Emotional Priming With Facial Exposures in Euthymic Patients With Bipolar Disorder
Department of Psychiatry, Yonsei University College of Medicine, Seoul, Republic of Korea.The Journal of nervous and mental disease (Impact Factor: 1.69). 12/2011; 199(12):971-7. DOI: 10.1097/NMD.0b013e3182392903
People with bipolar disorder have abnormal emotional processing. We investigated the automatic and controlled emotional processing via a priming paradigm with subliminal and supraliminal facial exposure. We compared 20 euthymic bipolar patients and 20 healthy subjects on their performance in subliminal and supraliminal tasks. Priming tasks consisted of three different primes according to facial emotions (happy, sad, and neutral) followed by a neutral face as a target stimulus. The prime stimuli were presented subliminally (17 msec) or supraliminally (1000 msec). In subliminal tasks, both patients and controls judged the neutral target face as significantly more unpleasant (negative judgment shift) when presented with negative emotion primes compared with positive primes. In supraliminal tasks, bipolar subjects showed significant negative judgment shift, whereas healthy subjects did not. There was a significant group × emotion interaction for the judgment rate in supraliminal tasks. Our finding of persistent affective priming even at conscious awareness may suggest that bipolar patients have impaired cognitive control on emotional processing rather than automatically spreading activation of emotion.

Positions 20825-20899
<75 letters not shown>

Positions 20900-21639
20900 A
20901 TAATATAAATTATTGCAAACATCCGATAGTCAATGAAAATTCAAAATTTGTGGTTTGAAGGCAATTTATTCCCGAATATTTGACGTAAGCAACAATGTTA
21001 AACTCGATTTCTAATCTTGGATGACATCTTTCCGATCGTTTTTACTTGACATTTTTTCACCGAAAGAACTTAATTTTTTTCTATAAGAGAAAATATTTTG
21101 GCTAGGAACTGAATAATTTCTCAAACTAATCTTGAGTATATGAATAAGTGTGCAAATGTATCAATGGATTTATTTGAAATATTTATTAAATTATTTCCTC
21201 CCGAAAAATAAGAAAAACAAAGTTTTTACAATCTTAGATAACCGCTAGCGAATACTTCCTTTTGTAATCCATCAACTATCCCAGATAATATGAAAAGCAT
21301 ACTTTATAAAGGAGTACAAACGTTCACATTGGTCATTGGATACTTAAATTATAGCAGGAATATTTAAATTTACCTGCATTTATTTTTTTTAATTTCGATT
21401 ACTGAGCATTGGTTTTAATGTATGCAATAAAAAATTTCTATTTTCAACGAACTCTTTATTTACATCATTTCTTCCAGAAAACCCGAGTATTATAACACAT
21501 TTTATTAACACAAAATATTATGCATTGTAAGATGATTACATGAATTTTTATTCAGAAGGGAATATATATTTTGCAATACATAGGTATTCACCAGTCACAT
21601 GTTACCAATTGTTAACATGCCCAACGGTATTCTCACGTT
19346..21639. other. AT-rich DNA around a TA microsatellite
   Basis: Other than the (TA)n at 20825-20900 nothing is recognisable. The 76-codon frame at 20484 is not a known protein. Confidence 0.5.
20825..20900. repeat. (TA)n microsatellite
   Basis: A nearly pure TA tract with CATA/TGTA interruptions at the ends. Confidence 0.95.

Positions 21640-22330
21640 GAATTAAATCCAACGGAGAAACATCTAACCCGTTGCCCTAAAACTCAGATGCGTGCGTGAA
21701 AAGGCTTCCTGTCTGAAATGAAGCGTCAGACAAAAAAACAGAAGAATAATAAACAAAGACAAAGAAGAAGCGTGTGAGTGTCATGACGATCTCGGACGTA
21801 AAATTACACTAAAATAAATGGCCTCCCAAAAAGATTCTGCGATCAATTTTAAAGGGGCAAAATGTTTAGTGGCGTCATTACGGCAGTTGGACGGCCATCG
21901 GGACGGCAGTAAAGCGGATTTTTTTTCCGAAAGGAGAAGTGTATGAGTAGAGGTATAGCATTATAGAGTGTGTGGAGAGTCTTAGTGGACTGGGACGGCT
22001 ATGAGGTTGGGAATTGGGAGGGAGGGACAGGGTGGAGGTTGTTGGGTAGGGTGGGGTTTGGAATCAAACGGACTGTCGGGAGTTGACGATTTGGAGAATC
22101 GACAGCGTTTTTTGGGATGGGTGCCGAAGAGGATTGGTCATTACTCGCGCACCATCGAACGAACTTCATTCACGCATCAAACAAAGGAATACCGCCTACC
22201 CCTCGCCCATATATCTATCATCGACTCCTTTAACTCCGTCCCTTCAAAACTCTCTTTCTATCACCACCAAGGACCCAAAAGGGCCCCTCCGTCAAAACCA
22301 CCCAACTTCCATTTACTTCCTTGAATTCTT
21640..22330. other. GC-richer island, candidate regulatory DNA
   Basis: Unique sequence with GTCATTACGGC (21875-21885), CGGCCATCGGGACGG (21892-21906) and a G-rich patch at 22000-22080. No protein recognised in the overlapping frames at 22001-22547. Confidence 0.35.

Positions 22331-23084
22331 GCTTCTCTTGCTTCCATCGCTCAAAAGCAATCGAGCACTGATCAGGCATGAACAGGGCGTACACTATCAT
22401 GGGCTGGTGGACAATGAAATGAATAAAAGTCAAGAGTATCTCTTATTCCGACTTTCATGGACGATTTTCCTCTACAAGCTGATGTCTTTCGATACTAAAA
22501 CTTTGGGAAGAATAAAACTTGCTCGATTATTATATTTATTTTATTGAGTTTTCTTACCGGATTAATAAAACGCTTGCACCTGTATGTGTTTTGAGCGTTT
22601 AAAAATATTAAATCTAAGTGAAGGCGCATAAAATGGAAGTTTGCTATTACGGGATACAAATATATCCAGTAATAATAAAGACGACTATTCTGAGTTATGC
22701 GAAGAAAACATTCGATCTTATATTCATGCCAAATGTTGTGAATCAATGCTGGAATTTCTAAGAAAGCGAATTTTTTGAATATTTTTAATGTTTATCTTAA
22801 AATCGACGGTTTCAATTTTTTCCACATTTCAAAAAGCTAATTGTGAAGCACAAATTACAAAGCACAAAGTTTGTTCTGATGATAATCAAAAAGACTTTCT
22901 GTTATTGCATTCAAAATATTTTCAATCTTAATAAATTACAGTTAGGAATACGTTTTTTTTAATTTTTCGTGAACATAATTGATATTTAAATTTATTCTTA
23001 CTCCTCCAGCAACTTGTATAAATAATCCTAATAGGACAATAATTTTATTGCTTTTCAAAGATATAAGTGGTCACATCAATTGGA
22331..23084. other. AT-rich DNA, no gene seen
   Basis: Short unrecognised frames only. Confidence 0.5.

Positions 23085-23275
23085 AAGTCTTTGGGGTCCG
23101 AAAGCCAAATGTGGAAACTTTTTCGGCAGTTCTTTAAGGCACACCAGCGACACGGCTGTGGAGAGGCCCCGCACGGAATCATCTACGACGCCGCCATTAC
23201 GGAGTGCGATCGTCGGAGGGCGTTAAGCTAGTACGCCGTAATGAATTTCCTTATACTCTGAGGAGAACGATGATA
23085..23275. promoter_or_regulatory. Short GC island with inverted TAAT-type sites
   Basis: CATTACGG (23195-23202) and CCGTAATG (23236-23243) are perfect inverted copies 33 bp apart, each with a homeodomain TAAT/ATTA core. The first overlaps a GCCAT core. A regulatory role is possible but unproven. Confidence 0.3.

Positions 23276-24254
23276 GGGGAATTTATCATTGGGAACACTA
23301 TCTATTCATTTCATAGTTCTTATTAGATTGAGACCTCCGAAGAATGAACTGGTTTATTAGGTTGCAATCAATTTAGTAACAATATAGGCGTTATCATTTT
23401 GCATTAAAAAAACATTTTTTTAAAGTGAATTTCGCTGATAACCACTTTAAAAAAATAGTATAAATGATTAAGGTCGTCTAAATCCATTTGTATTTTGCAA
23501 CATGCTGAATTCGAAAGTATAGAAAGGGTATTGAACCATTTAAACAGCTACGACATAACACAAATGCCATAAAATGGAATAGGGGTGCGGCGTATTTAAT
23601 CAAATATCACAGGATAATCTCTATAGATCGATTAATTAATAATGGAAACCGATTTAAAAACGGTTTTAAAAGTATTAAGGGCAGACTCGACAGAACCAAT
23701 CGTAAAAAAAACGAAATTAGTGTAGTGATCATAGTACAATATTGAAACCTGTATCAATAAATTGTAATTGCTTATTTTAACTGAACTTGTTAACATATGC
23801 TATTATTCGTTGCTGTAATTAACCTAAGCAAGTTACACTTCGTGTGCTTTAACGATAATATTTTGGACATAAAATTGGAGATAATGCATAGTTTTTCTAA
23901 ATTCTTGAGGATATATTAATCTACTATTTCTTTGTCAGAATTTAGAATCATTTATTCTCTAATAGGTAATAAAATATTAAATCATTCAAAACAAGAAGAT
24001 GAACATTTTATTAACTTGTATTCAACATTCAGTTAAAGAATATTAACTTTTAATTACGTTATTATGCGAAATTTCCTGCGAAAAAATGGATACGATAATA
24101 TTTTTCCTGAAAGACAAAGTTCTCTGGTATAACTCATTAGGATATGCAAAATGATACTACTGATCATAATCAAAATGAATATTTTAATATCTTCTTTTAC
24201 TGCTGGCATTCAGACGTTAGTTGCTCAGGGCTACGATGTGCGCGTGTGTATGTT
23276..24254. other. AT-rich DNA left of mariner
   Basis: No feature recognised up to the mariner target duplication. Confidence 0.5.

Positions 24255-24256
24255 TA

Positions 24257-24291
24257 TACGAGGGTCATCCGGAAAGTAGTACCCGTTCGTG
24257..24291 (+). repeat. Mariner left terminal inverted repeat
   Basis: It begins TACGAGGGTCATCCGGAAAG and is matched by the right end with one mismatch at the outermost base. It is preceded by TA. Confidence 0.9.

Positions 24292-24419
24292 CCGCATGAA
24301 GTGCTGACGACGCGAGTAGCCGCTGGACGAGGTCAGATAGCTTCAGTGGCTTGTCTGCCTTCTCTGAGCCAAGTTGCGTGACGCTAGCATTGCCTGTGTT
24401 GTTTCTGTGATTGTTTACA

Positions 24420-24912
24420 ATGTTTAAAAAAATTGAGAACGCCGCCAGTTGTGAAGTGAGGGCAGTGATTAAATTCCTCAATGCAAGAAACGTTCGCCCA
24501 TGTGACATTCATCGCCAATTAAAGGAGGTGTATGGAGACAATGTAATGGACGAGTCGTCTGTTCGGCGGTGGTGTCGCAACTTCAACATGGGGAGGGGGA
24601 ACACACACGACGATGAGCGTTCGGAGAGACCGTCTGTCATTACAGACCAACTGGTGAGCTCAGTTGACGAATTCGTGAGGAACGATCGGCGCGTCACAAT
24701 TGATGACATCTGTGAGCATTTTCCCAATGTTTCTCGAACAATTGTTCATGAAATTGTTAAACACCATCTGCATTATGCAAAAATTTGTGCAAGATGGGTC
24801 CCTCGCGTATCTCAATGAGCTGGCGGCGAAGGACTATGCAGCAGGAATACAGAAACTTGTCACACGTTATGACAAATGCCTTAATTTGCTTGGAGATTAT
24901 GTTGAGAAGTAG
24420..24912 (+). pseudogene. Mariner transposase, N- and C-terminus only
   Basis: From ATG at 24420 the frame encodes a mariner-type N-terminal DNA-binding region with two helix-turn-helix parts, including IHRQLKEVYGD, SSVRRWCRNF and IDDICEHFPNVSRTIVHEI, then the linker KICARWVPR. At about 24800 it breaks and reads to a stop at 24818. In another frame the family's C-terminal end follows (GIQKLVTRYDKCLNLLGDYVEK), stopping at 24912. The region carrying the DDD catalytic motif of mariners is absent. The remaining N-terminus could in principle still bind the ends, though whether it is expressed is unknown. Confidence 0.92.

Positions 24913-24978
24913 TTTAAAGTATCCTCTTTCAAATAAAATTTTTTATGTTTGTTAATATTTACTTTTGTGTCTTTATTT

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ABSTRACT: Background: Borderline Personality Disorder (BPD) is characterized by severe deficits in social interactions, which might be linked to deficits in emotion recognition. Research on emotion recognition abilities in BPD revealed heterogeneous results, ranging from deficits to heightened sensitivity. The most stable findings point to an impairment in the evaluation of neutral facial expressions as neutral, as well as to a negative bias in emotion recognition; that is the tendency to attribute negative emotions to neutral expressions, or in a broader sense to report a more negative emotion category than depicted. However, it remains unclear which contextual factors influence the occurrence of this negative bias. Previous studies suggest that priming by preceding emotional information and also constrained processing time might augment the emotion recognition deficit in BPD. Methods: To test these assumptions, 32 female BPD patients and 31 healthy females, matched for age and education, participated in an emotion recognition study, in which every facial expression was preceded by either a positive, neutral or negative scene. Furthermore, time constraints for processing were varied by presenting the facial expressions with short (100 ms) or long duration (up to 3000 ms) in two separate blocks. Results: BPD patients showed a significant deficit in emotion recognition for neutral and positive facial expression, associated with a significant negative bias. In BPD patients, this emotion recognition deficit was differentially affected by preceding emotional information and time constraints, with a greater influence of emotional information during long face presentations and a greater influence of neutral information during short face presentations. Conclusions: Our results are in line with previous findings supporting the existence of a negative bias in emotion recognition in BPD patients, and provide further insights into biased social perceptions in BPD patients.09/2015; 2(1):10. DOI:10.1186/s40479-015-0031-z
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